Where’s the Bishop?
Mamie, who was born in Limerick in 1931 and grew up in Dublin, and is one of those supported by the Irish Chaplaincy Seniors Project, had been convinced there was a bishop coming to visit her, and as each of the guests came into her flat and turned out not to be a bishop, she seemed to grow more and more disappointed. First in were Paul the Seniors Manager and Joe, one of our wonderful volunteers. They were followed by two special visitors from Ireland: Alan Brogan, former Dublin Gaelic footballer, and Harry Casey who works closely with the Irish Catholic Bishops’ Conference; which is where she must have got the notion that there was a bishop flying over to see her. As I trooped in last, Mamie asked me, almost in desperation, “Are you the bishop?”
The visit to Mamie was part of a hugely enjoyable day spent in London introducing Alan and Harry to some of the elderly Irish supported by the Seniors Project, in anticipation of a sponsored walk which was to take place in October 2018 to raise funds for the project and for which Alan had kindly agreed to be ambassador. Mamie proudly took us into her little back garden which had been transformed by Joe’s hard work at weekends. As the illustrious party settled down for tea and sandwiches prepared by Joe, Mamie mentioned once more that she really had been expecting a bishop. Alan may be a three-time All-Ireland title holder (and he was incredibly attentive with each of the people we visited), but what Mamie wanted was a bishop!
Mamie began to tell us a bit of her story, how she and her beloved Nicholas had left Ireland in the 1960s on their wedding day to come to a new life in London. It was following the death of Nicholas in 2010 that Mamie had been supported particularly closely by the Irish Chaplaincy. She was given assistance in arranging the funeral; the visits to her were increased; and she was helped to link back into the community. Nowadays she is very settled and attends a day centre four days a week. But she says she gets a bit lonely at the weekends and she still has a regular Chaplaincy visitor. What’s more, the Chaplaincy arranged each year for Mamie to travel to Ireland to visit her sisters, both in their 90s; with somebody accompanying her to the airport and ensuring she has the support she needs when travelling. Mamie was able to go on such a trip a few months before one of her sisters passed away, and she was so pleased to have seen her before she died.
Mamie has also asked that we arrange her funeral when she dies and she will be buried in London with her Nicholas. Mamie’s niece in Ireland told us, “It is so lovely she is supported by the Chaplaincy. You are her family over there. Thank you so much.”
There are 20,000 elderly Irish living alone in London, according to the 2011 Census, and some of those we visit are not so willing to talk about their early lives; it’s too painful. But what always strikes us is how grateful each person is for their visits from the Irish Chaplaincy, to have someone who comes regularly to sit with them and chat. “I can’t praise these people highly enough,” and “I don’t know what I would have done without them,” were two comments made during that day of visits. Sean, who sadly died in 2020 at the age of seventy-eight, said of his Chaplaincy visitor Pat, a fellow Dubliner, “Pat is fantastic; I love his visits.” And Mamie has said, “I would have gone downhill without the Chaplaincy. Now I’m enjoying life again and getting out.”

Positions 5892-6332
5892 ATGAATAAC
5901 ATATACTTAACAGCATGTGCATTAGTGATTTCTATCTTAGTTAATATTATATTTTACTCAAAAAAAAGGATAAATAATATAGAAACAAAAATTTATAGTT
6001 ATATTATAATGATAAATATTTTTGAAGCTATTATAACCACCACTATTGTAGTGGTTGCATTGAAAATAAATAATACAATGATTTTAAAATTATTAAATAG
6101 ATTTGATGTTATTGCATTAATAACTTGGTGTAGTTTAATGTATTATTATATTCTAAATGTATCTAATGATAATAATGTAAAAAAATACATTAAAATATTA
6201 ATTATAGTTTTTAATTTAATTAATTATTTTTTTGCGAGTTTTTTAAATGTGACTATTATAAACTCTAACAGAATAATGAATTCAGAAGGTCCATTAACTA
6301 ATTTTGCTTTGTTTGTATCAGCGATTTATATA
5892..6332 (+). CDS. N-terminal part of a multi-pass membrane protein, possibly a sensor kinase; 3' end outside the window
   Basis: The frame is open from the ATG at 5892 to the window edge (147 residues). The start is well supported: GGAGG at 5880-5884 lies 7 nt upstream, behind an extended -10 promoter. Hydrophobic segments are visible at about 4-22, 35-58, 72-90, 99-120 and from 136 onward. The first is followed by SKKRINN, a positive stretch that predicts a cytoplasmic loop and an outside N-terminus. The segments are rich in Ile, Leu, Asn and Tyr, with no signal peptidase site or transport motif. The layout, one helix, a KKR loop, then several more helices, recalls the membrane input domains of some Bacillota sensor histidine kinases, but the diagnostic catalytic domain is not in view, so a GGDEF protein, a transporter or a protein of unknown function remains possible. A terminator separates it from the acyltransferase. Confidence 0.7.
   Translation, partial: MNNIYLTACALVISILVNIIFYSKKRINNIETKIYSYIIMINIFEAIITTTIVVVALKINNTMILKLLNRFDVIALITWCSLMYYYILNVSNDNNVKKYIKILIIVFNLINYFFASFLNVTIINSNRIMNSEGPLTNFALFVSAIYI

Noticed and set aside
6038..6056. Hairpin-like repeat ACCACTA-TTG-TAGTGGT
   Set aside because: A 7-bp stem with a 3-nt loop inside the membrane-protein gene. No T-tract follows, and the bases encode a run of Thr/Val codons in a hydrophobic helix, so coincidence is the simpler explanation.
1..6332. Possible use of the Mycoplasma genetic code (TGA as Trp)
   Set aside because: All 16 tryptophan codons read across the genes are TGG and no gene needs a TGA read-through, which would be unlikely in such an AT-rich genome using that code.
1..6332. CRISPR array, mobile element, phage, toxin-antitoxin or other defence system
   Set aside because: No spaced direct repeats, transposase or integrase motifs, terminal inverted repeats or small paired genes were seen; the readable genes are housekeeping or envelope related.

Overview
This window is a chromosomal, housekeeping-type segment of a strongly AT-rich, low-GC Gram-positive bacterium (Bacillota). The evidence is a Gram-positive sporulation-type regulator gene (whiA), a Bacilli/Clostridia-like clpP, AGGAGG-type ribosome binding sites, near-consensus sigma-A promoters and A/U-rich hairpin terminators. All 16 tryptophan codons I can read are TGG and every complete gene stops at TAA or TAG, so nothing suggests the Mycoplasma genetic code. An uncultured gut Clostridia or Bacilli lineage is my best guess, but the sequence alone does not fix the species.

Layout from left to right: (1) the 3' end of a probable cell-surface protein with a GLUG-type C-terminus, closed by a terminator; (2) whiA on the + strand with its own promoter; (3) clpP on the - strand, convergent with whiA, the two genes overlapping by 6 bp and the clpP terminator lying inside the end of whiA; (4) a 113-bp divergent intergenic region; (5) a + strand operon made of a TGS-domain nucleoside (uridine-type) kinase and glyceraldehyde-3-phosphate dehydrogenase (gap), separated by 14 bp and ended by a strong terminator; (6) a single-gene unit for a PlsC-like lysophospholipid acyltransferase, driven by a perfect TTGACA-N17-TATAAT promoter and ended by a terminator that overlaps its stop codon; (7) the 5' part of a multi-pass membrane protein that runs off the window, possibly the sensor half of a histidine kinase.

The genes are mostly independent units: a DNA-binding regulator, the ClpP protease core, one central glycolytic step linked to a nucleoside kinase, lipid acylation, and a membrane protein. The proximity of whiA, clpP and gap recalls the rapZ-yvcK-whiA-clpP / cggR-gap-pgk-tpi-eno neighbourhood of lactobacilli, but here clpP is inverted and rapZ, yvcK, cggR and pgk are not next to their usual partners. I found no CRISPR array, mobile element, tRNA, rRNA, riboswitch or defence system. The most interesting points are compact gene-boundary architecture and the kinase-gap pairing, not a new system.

“Keep up the great work,” was Alan’s encouraging message to us the following day, and we have every intention of doing so. And the final comment from Mamie as we were saying our goodbyes: “Make sure they send a bishop next time!”
Mamie’s dream was to come true in 2019 when, thanks again to help from the Irish Chaplaincy Seniors’ Project, she went on the Westminster Diocesan pilgrimage to Lourdes, a long-held wish. There is a photo of her outside the basilica in Lourdes, and smiling broadly, with Vincent Nichols, Cardinal Archbishop of Westminster.
In 2020 and in response to the increased isolation that people were facing due to the Covid-19 pandemic Mamie was one of the first to be presented with a pre-programmed Tablet as part of the Irish Chaplaincy’s ‘Keeping Connected’ campaign. One of the first things she said was that she would be able to speak to her sister in Dublin on her 100thbirthday which was to be in September 2021. Mamie was true to her word and we were all incredibly touched to receive a photo of Sr Joseph seeing Mamie on the screen:
Sr Noreen wrote, “Sr Joseph’s niece and the four Good Shepherd Sisters who celebrated her 100th birthday with her yesterday all agreed that the highlight for Sr Joseph was the video call which you facilitated with her only living sibling Mamie Williamson. Sr Joseph (Rita to her family) became more animated when she saw Mamie and though she did not speak it was evident that she was touched.”
Mamie also enjoys using the Tablet to watch Mass from her local parish church in North London, and sometimes as well Masses in Ireland:
NB part of the above is extracted from the book ‘Looking Ahead with Hope: Stories of Humanity, Wonder and Gratitude in a Time of Uncertainty’ by Eddie Gilmore.